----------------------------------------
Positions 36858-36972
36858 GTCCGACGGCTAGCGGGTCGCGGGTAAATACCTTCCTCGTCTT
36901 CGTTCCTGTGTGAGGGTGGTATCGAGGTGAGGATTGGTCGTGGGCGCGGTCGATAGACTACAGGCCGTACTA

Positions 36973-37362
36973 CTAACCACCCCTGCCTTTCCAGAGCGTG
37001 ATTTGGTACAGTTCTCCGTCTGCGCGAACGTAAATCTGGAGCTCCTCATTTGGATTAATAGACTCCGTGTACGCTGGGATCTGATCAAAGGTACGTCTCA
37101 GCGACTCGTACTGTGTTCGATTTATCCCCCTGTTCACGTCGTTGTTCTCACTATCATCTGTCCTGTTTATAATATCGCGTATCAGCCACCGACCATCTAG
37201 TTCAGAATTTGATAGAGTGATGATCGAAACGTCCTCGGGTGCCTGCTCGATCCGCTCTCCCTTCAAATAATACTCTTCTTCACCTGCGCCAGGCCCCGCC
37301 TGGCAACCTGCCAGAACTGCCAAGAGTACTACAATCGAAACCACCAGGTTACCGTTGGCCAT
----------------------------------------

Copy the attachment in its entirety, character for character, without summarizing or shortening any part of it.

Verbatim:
Positions 36858-36972
36858 GTCCGACGGCTAGCGGGTCGCGGGTAAATACCTTCCTCGTCTT
36901 CGTTCCTGTGTGAGGGTGGTATCGAGGTGAGGATTGGTCGTGGGCGCGGTCGATAGACTACAGGCCGTACTA

Positions 36973-37362
36973 CTAACCACCCCTGCCTTTCCAGAGCGTG
37001 ATTTGGTACAGTTCTCCGTCTGCGCGAACGTAAATCTGGAGCTCCTCATTTGGATTAATAGACTCCGTGTACGCTGGGATCTGATCAAAGGTACGTCTCA
37101 GCGACTCGTACTGTGTTCGATTTATCCCCCTGTTCACGTCGTTGTTCTCACTATCATCTGTCCTGTTTATAATATCGCGTATCAGCCACCGACCATCTAG
37201 TTCAGAATTTGATAGAGTGATGATCGAAACGTCCTCGGGTGCCTGCTCGATCCGCTCTCCCTTCAAATAATACTCTTCTTCACCTGCGCCAGGCCCCGCC
37301 TGGCAACCTGCCAGAACTGCCAAGAGTACTACAATCGAAACCACCAGGTTACCGTTGGCCAT